For 22 years, Jewel McDonald has been the backbone of the Dr. Martin Luther King Jr. Unity Rally at Kapiolani Park.
An events coordinator for the rally since the inception of the Martin Luther King Jr. Coalition-Hawaii, McDonald was selected as the grand marshal for the 2011 parade Monday to recognize her longtime commitment to the African-American community.
The Moiliili resident is also president and one of the founding members of the African American Association of Hawaii. McDonald, a notary and travel agent, also serves as the membership chairwoman for the National Association for the Advancement of Colored People — Hawaii Chapter.
Her community involvement also includes organizations such as the YMCA and the Hawaii Foodbank.
Turning 65 this month, McDonald shares the same birthday as King (Jan. 15). While she will be stepping down as event coordinator after this year’s rally, McDonald will continue to keep King’s legacy alive.
"He wanted all mankind to be treated equally," she said. "He wasn’t just for people of color. He was for all people. I could relate to that."
SCHEDULE OF DR. MARTIN LUTHER KING JR. 2011 EVENTS:
» 5:30 p.m. Annual Candlelight & Bell Ceremony at the Nagasaki Peace Bell at Honolulu Hale to honor King’s Jan. 15 birthday.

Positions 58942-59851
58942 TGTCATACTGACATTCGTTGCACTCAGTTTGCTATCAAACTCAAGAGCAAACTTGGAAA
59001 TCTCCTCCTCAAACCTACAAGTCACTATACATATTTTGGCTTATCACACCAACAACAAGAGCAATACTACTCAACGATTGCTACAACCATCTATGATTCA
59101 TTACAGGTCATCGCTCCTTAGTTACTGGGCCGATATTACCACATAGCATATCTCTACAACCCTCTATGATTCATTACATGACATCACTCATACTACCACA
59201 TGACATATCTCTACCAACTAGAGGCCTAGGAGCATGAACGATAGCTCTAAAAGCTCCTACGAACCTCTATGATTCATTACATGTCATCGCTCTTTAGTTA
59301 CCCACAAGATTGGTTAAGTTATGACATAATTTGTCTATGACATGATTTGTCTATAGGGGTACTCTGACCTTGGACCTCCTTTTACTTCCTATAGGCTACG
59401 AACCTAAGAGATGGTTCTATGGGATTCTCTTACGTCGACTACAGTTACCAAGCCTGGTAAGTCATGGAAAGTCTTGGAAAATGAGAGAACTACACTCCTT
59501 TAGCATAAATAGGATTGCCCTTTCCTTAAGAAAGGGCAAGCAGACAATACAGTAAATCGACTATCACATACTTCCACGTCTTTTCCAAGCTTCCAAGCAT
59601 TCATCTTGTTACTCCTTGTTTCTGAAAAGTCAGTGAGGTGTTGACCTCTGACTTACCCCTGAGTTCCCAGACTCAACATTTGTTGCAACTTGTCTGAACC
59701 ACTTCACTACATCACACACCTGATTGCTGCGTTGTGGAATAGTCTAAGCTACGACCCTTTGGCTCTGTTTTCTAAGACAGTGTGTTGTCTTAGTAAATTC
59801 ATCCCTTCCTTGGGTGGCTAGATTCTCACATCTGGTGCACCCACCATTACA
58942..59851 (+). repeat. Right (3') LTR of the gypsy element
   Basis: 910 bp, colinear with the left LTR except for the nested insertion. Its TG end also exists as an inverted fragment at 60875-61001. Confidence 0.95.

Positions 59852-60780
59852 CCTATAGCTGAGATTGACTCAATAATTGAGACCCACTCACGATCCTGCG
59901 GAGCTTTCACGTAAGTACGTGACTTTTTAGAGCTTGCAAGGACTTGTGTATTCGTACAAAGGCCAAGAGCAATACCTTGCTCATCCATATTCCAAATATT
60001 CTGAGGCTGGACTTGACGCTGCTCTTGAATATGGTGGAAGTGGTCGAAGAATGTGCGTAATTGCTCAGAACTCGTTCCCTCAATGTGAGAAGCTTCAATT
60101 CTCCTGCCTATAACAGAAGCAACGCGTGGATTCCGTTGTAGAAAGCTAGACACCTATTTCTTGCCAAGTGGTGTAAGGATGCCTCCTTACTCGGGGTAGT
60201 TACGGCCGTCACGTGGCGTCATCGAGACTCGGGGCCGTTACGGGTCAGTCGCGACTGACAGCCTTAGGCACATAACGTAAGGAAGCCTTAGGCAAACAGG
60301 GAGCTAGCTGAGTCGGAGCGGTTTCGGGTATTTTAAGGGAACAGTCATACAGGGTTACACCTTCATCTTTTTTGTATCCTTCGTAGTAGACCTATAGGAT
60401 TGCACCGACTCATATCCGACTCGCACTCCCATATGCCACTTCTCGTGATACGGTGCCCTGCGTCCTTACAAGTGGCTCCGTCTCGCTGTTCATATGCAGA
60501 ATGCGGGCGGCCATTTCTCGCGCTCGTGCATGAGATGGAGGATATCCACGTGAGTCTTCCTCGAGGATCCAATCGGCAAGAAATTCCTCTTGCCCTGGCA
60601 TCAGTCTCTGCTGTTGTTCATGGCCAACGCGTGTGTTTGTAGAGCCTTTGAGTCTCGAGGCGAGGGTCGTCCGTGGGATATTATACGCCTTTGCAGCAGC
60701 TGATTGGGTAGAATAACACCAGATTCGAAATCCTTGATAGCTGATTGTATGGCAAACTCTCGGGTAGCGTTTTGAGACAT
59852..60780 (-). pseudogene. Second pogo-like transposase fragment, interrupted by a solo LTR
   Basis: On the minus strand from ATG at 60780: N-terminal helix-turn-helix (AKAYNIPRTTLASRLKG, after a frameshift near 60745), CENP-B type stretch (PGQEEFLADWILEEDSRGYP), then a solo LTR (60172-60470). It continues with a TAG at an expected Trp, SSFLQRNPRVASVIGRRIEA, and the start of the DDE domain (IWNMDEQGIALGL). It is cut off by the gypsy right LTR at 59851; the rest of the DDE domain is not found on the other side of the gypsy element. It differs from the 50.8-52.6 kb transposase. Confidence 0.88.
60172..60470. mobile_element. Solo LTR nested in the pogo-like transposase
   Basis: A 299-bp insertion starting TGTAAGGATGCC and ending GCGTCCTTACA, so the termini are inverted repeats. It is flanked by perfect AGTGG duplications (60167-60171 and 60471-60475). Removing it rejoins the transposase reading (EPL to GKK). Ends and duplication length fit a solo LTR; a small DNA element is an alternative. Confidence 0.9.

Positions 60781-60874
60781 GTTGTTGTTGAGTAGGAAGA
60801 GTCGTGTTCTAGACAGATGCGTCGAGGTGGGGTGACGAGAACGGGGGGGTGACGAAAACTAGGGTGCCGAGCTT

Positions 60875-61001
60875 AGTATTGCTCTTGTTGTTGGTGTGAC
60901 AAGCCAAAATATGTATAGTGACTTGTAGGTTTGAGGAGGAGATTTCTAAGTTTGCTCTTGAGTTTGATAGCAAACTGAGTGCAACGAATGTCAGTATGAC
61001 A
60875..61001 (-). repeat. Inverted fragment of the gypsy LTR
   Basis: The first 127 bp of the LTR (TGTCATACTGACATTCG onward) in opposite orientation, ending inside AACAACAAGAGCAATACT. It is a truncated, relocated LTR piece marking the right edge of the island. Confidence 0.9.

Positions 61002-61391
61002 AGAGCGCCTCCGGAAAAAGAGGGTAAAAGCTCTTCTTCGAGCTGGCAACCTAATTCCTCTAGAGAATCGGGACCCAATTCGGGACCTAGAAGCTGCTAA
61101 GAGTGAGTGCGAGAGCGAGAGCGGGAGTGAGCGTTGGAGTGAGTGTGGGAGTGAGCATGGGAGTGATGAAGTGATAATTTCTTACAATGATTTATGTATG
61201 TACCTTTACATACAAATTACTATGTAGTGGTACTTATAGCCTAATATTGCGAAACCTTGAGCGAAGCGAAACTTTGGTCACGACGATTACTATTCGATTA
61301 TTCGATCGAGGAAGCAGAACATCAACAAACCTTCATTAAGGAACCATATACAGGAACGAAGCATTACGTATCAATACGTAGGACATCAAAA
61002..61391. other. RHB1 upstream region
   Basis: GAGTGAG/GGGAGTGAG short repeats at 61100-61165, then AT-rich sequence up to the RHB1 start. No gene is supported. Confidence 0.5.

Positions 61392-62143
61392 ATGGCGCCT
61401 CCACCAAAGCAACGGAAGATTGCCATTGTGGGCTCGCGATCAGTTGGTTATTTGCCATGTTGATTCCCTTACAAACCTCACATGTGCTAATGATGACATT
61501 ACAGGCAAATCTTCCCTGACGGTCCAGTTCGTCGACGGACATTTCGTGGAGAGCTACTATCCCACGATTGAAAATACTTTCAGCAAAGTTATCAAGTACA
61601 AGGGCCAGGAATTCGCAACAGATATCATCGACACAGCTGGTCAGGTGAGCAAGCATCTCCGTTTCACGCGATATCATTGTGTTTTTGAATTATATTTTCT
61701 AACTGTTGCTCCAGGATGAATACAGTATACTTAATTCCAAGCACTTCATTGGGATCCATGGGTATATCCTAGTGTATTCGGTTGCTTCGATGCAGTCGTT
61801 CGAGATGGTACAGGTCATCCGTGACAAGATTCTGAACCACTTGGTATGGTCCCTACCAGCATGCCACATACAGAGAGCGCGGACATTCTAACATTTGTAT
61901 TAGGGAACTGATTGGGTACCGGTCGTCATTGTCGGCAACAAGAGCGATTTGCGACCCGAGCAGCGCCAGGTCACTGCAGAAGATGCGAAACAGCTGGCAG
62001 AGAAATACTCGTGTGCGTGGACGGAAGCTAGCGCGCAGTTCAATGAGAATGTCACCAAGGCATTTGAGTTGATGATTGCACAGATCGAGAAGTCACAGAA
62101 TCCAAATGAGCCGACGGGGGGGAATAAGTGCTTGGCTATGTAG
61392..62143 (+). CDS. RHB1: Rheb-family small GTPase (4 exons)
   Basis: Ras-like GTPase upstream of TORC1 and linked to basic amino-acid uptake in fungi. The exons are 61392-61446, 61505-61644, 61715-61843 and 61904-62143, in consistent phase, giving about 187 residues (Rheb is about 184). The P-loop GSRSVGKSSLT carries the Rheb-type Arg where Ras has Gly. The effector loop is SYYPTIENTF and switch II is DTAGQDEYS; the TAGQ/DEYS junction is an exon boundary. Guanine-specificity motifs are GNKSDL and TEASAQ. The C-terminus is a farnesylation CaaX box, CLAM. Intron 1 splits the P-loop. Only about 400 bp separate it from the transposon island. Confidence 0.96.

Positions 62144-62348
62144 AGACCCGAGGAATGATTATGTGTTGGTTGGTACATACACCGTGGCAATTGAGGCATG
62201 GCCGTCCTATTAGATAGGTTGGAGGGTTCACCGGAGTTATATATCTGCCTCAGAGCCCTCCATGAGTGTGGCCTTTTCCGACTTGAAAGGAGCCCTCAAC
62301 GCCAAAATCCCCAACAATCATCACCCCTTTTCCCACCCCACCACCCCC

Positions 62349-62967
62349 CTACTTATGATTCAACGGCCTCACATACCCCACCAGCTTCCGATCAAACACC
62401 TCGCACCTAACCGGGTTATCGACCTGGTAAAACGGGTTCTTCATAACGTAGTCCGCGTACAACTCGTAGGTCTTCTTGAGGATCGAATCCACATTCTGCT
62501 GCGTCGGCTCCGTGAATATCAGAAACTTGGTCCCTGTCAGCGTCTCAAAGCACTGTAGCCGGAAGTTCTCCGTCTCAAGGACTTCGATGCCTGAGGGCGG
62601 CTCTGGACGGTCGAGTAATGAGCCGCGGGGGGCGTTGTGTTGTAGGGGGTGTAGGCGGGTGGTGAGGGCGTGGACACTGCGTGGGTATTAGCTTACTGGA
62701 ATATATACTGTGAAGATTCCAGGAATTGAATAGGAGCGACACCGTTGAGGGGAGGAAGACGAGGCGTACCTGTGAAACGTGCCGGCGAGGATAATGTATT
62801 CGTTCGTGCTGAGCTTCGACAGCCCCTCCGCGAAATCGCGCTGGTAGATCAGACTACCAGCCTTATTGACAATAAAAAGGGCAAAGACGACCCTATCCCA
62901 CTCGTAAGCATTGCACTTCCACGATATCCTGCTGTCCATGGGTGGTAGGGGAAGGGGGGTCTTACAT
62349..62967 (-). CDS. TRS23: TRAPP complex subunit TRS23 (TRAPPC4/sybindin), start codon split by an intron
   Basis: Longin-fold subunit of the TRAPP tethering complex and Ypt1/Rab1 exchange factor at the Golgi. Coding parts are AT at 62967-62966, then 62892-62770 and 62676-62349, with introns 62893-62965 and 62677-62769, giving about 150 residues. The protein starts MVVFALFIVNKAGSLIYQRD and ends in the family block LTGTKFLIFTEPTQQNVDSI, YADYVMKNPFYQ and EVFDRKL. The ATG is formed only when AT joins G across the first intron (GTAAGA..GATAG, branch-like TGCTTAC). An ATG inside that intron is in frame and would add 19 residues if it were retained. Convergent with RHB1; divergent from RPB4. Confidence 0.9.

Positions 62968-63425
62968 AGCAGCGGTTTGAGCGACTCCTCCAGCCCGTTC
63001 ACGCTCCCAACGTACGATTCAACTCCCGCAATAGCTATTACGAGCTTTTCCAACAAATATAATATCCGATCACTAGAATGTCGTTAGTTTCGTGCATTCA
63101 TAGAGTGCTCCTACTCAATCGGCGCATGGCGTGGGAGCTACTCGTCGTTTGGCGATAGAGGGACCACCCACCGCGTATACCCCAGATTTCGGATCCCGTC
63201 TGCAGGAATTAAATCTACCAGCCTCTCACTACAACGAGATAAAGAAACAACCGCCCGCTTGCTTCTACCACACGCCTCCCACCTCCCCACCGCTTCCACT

For more information, go to the Martin Luther King Jr. Coalition-Hawaii website at mlk-hawaii.com/home.
McDonald moved to Hawaii from Chicago in 1973 after she heard a woman share stories of Hawaii’s balmy weather. At the time she was going through a divorce from her second husband.
McDonald worked as a security guard and cook while she studied at Leeward Community College and the University of Hawaii at Manoa, where she obtained a bachelor’s degree in human development. All the while, she cared for her children.
She recalled a part of King’s historic speech: "I have a dream that my four little children will one day live in a nation where they will not be judged by the color of their skin, but by the content of their character."
McDonald, mother of seven adult children, shares his sentiment. With her children married to people of Japanese, Samoan, Caucasian, Portuguese, Hawaiian and Filipino descent, she said, "We are a close-knit family. We don’t see color. That’s the most important thing."